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UNITED STATES v. VICTERY (2019)

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United States Court of Appeals, Seventh Circuit.

UNITED STATES of America, Plaintiff-Appellee, v. James D. VICTERY, Defendant-Appellant.

No. 18-1011

Decided: February 11, 2019

Before WILLIAM J. BAUER, Circuit Judge, AMY C. BARRETT, Circuit Judge, MICHAEL Y. SCUDDER, Circuit Judge Cindy J. Cho, Attorney, Office of the United States Attorney, Indianapolis, IN, for Plaintiff - Appellee James D. Victery, Pro Se

ORDER

A jury found James Victery guilty of two counts of wire fraud, 18 U.S.C. § 1343, and two counts of money laundering, 18 U.S.C. § 1957, for perpetrating a scheme to defraud the United States Air Force and its contractors. He was sentenced to 48 months’ imprisonment, below the Sentencing Guidelines range of 51–63 months, and three years’ supervised release. He filed a notice of appeal, but his appointed counsel asserts that the appeal is frivolous and moves to withdraw under Anders v. California, 386 U.S. 738, 87 S.Ct. 1396, 18 L.Ed.2d 493 (1967). Victery opposes counsel’s motion. See Cir. R. 51(b). Counsel’s brief explains the nature of the case and addresses potential issues that this kind of appeal might involve. Because the analysis in counsel’s brief appears thorough, we limit our review to the subjects he discusses and those that Victery raises. See United States v. Bey, 748 F.3d 774, 776 (7th Cir. 2014).

At trial, the government submitted evidence that Victery owned and operated a business known as TEAM, a bonding and escrow company that served as a liaison between the Air Force and various small contractors. Through TEAM, Victery facilitated the sale of contractor invoices to financing companies including FedSTAR, the victim in this case, for a percentage of their face value. This process is referred to as “factoring” an invoice, and it is often utilized in government contracts to ensure that the contractors receive payment for their work sooner. As part of his scheme, Victery fabricated two invoices, forged the purported contractors’ signatures and the Air Force contracting officer’s on a factoring agreement, and sold them to FedSTAR, which paid him almost $590,000 that he then used for his own business expenses. He also purported to supply surety bonds for two small contractors who lost their Air Force contracts when it was revealed that the bonds were false. To win FedSTAR’s trust, Victery falsely represented that he was a graduate of the Air Force Academy, established a business called “Old National” that FedSTAR would believe was affiliated with Old National Bank, and used social media to create a fake profile for his fictitious business associate.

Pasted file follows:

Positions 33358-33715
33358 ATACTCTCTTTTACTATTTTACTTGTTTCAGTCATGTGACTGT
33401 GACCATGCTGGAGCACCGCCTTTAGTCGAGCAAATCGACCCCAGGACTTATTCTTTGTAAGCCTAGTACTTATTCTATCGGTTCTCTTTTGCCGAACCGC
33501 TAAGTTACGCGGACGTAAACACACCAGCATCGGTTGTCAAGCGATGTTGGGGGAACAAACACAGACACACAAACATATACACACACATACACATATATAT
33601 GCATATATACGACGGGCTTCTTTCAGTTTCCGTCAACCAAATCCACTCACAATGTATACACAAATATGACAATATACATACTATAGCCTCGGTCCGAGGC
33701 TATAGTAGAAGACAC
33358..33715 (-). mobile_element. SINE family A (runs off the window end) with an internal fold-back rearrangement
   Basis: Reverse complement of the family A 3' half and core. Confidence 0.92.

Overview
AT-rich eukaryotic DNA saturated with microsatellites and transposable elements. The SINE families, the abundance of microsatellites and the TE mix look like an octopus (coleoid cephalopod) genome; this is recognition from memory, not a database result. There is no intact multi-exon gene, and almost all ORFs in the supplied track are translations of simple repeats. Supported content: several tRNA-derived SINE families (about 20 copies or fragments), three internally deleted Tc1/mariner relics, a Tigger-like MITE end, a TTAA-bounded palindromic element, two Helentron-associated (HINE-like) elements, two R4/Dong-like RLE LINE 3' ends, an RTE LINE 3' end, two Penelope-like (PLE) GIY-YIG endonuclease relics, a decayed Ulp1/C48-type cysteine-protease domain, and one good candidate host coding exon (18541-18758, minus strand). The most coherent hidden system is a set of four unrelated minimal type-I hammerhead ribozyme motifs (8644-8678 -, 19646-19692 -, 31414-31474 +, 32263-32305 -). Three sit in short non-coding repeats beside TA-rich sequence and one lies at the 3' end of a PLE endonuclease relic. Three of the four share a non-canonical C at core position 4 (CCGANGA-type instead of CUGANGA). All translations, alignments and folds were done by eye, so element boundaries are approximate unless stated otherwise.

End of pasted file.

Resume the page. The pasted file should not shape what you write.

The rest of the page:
Counsel concludes that it would be frivolous for Victery to challenge his conviction. Because a jury found Victery guilty, we would review the evidence in the light most favorable to the government. See United States v. Maldonado, 893 F.3d 480, 484 (7th Cir. 2018). To establish wire fraud, the government needed to show that Victery was involved in a scheme to defraud, had the intent to defraud, and used the wires in furtherance of that scheme. See United States v. Johnson, 874 F.3d 990, 998–1000 (7th Cir. 2017). As mentioned above, the government offered evidence that demonstrated that Victery created fraudulent invoices; engaged in acts meant to trick the victim; defrauded FedSTAR of over $500,000; and caused the wire transmissions that transferred money from FedSTAR to his company.

Additionally, to prove money laundering, the government needed to show that Victery knowingly disbursed the illicit proceeds in a manner to conceal the fraud. See United States v. Stewart, 902 F.3d 664, 682 (7th Cir. 2018). The evidence showed that Victery attempted to legitimize the ill-gotten proceeds by using them to provide a loan from TEAM to another business. Thus, it would be pointless to contend that no rational jury could find Victery guilty of wire fraud and money laundering.

Likewise, any challenge to the jury instructions would be doomed to fail. Victery did not object to the instructions, so we would review them only for plain error, see United States v. Natale, 719 F.3d 719, 729 (7th Cir. 2013). But, like counsel, we do not see any obvious and prejudicial mistake in the instructions. Further, it does not appear that the district court abused its discretion when ruling on evidentiary challenges, and no other trial errors stand out from the record.